The City has pulled together a design framework called the Complete Streets Manual to maximize the utility of streets for all modes of transportation, with an emphasis on safety. 

    Sewers, Drains and Flooding Conditions

    Sanitary sewers are the responsibility of the Greater New Haven Water Pollution Control Authority (GNHWPCA), of which New Haven appoints four of the nine board members.  In many areas, the sanitary sewer line is shared by the stormwater line, which is referred to as a combined sewer.  Where the system is combined, the City is responsible for 40% of the local costs and the GNHWPCA is responsible for the other 60%.  The City is responsible for a stormwater system that includes approximately 160 miles of storm lines, 7,000 catch basins, 3,500 manholes, 260 stormwater outfalls, detention basins, flood control structures and the 40% share in the combined sewer system.

    To improve water quality, the City and the GNHWPCA are required through a federal consent order to separate the sewers that currently carry both sanitary and stormwater into separate lines, to ensure that sanitary waste does not get washed into the New Haven Harbor, as well as various other improvements.  The estimated cost of these improvements is $400,000,000, of which we expect to get half the cost paid for by federal grants, 30% covered by the GNHWPCA and 20% due from the City.  Additional costs to improve the water quality from stormwater run-off are beginning to take effect, though it is unknown at present what future requirements and costs will be.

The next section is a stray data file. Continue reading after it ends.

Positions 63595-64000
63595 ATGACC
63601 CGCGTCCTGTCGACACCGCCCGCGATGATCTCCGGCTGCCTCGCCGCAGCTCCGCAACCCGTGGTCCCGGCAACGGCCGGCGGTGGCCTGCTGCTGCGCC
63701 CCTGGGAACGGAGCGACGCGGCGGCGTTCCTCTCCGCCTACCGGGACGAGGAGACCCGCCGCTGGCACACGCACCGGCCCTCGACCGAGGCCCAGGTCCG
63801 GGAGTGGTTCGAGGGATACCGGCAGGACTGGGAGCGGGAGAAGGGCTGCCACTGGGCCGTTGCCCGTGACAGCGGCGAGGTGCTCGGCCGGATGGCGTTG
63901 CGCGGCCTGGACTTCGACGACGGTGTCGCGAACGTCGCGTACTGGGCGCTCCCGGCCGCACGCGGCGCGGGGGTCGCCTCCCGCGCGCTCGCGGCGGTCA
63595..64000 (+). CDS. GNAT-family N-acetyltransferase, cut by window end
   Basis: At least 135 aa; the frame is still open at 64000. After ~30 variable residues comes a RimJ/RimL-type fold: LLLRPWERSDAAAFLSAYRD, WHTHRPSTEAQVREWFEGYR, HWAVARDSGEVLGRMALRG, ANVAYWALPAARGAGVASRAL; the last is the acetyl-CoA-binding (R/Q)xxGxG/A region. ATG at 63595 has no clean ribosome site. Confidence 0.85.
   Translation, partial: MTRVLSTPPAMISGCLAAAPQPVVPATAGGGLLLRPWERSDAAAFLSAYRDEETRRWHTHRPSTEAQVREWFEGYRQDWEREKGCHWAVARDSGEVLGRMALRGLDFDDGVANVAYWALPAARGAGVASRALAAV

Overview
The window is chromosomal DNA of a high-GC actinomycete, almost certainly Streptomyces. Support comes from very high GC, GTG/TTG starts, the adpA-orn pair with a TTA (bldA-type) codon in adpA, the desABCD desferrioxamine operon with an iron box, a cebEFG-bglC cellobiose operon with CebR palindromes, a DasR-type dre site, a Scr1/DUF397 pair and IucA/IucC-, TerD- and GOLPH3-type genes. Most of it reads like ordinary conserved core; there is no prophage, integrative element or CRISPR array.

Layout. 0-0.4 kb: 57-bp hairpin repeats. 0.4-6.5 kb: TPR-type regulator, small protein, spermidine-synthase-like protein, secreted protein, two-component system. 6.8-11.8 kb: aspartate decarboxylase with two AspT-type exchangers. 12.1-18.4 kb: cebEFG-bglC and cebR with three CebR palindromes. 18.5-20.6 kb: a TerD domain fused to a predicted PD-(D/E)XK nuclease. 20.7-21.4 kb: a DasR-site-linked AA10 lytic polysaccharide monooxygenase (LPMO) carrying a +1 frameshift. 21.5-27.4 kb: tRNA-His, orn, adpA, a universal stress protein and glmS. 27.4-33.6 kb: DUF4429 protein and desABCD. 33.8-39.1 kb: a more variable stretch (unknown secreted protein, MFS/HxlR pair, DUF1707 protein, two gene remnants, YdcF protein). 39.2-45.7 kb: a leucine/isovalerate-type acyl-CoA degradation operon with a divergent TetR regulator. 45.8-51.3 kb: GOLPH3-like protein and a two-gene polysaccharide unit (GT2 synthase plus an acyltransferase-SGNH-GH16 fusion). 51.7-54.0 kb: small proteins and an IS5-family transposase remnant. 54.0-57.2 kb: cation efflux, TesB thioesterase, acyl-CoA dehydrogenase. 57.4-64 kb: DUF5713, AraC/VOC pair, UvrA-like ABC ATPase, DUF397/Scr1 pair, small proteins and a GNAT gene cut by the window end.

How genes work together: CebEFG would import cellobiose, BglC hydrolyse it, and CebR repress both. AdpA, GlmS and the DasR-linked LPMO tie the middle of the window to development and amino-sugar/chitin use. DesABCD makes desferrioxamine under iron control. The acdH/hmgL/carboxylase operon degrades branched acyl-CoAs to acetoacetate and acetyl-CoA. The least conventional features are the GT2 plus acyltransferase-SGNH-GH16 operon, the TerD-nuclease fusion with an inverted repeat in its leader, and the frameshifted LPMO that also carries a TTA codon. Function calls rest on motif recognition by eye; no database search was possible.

The City must maintain the stormwater infrastructure, which includes the storm drains, the catch basins that are part of those drains, the road geometry that makes stormwater flow into the drains instead of pooling, and any separate stormwater lines.  The City also has a responsibility to address flooding issues on public property or caused by public property.

    The City administration has considered the creation of a separate Stormwater Authority to handle these responsibilities.  A study was commissioned with state funding, together with New London and Norwalk, and can be viewed here.

    The City's Stormwater Management Plan can be viewed here.

    Draft 2017 MS4 Stormwater Management Annual Report for public comment


    There are 32,000 trees for which the City is responsible located in the tree belt (the area between the sidewalk and the road), and as well as all the trees in City parks or other public property. 

    Trees – or more specifically, the “Urban Tree Canopy” (UTC) – are important for several reasons:

    • Property value and neighborhood aesthetics